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My Windows Server 2008 R2 x64 machine has blue-screened twice in the last month. In both occasions, the reported STOP cause was a MEMORY_MANAGEMENT error, and the parameter 1 value was 41790 ("An unknown memory management error occurred", according to the official documentation).

This is a brand new machine with 4 GB RAM running IIS and SQL Server 2008. Workload is very light.

Any ideas of what could be wrong? What are the most common causes of this kind of fault? What diagnostic strategies would you employ?

Thanks!

Edit. I have run some memory tests on the machine as suggested. All tests passed and no issues were detected whatsoever. We have recently made some adjustments to the boot delay in the BIOS so that the RAID controller in the machine has time to initialise all the disks before the server tries to find an OS, and we haven't seen a blue screen since. Maybe this was it?

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That's a new one on me but if it's worked then that's worth remembering. I've never seen a drive spin up issue cause a problem precisely like this but it certainly seems plausible. –  Helvick Feb 9 '10 at 14:59

3 Answers 3

up vote 2 down vote accepted
+75

This can be caused by faulty memory sticks, motherboard faults, and driver issues.

Let us know the make & model of your hardware and we may be able to offer specific tools and methods for you to troubleshoot.

First off I would verify your drivers are all in order. If your server is an HP, and you build it from the smartstart CD, the drivers should be kosher and can be (tentatively) ruled out.

On the other hand if you downloaded and installed all the drivers manually, or are coasting on the default windows drivers, update them.

Once you've run out of easy tests on the drivers, run a stress test on the RAM. Again, your vendor may provide tools for this (HP's are on the CDs that shipped with the server). Some vendors have a tester built into the BIOS menus.

If both of these solutions come up blank then post up some more info about the hardware and build method and we can take it from there.

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Thanks Chris. This server is at a colo facility and I will need to ask about the make and model. I will definitely ask technical support to check on the drivers. –  CesarGon Feb 6 '10 at 0:11

I would run memtest to test your RAM fully for hardware issues.

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Wouldn't the Windows Memory Diagnostic tool that commes with Windows do the same thing? –  CesarGon Feb 1 '10 at 9:39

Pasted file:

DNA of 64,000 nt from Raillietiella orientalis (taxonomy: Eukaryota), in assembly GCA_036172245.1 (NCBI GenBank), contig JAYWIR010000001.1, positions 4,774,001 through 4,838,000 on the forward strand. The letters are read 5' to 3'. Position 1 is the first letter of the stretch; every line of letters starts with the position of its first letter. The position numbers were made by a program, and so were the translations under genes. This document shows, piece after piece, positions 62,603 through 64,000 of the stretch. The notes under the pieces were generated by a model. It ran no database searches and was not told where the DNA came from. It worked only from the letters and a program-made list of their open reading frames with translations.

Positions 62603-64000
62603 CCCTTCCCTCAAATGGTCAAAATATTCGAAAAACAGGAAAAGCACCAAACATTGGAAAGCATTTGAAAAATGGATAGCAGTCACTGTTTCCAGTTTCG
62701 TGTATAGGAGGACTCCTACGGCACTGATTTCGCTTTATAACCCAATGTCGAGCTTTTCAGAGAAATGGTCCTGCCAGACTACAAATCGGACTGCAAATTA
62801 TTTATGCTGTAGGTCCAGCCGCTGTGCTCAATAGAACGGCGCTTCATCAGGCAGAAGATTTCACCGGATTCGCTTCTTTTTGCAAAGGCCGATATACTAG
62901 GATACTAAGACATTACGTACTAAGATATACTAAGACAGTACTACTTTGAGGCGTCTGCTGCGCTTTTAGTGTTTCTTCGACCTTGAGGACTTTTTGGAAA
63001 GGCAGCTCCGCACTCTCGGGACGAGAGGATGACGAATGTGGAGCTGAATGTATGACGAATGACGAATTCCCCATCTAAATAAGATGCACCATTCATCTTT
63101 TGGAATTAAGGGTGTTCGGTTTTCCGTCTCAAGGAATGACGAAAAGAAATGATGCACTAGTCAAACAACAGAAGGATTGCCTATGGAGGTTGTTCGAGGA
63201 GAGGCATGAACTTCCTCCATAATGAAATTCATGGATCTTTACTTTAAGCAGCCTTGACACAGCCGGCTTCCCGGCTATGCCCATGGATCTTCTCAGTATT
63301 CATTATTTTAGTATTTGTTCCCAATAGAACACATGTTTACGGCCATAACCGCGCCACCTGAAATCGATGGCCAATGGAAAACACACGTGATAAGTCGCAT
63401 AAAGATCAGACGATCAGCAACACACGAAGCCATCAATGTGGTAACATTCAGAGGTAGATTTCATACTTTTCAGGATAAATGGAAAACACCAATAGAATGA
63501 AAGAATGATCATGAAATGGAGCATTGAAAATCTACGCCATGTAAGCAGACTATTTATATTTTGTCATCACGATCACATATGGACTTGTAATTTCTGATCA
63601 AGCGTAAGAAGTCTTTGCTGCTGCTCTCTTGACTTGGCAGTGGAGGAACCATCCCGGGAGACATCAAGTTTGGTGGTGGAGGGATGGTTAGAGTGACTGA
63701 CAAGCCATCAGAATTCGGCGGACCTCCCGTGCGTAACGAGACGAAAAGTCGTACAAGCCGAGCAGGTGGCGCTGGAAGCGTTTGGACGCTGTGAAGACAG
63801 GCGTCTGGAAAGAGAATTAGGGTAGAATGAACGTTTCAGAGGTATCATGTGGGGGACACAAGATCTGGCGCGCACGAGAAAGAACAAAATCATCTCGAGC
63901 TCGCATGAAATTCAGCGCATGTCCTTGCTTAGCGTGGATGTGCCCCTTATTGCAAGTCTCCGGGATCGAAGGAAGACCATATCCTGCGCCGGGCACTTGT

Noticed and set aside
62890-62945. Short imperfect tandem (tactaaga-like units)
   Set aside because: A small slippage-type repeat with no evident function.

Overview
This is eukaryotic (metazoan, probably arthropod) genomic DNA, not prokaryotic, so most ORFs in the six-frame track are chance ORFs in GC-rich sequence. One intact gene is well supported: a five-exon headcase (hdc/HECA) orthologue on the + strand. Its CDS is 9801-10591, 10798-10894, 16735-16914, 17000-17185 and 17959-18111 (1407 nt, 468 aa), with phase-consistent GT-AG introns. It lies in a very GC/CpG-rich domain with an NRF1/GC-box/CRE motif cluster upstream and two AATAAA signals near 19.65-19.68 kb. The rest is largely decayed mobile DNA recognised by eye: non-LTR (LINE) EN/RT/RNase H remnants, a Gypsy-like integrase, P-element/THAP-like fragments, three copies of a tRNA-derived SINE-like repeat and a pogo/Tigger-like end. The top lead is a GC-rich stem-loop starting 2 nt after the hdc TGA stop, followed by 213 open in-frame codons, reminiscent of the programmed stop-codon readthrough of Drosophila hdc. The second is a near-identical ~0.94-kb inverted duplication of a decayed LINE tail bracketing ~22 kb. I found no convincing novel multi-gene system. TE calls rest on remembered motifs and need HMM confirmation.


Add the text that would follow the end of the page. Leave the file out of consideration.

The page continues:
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Weird. Just today I had the Windows tool pass my memory, and then a subsequent run of memtest found a problem almost immediately. Explained why the machine would freeze up every so often. So I would say that no, they're not necessarily the same thing. Couldn't hurt to try memtest. –  Boden Feb 5 '10 at 4:35
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I believe memtest is more "torturous" than Windows Memory Diagnostic Tool. –  deddebme Feb 5 '10 at 13:28
    
I see. Thank you. –  CesarGon Feb 6 '10 at 0:08

This definitely looks like a faulty module, a poorly seated module or a manufacturing defect. It might even be an indication that there is a cooling problem with your server although that generally causes other things to fail rather than RAM. There is also a possibility that someone has misconfigured BIOS settings so it is worth checking those against the Server manufacturer's recommendations for the type and quantity of RAM that is installed just to be certain.

I install a lot of servers and I always make sure that there is a long Memtest86+ burn in (24 hours or more) before I sign off on any of them. In the couple of years I've seen failures in two separate batches of servers (out of about 50) both of which were manufacturing quality control issues (IMO) so I wouldn't be at all surprised if you were seeing this as a result of a defect.

Oh and with modern hardware make sure you are using Memtest86+. The original Memtest86 is still out there but isn't up to snuff for testing current generation hardware with lots of RAM.

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Thanks, Helvick. I am adding an edit now to my original post. –  CesarGon Feb 7 '10 at 21:54

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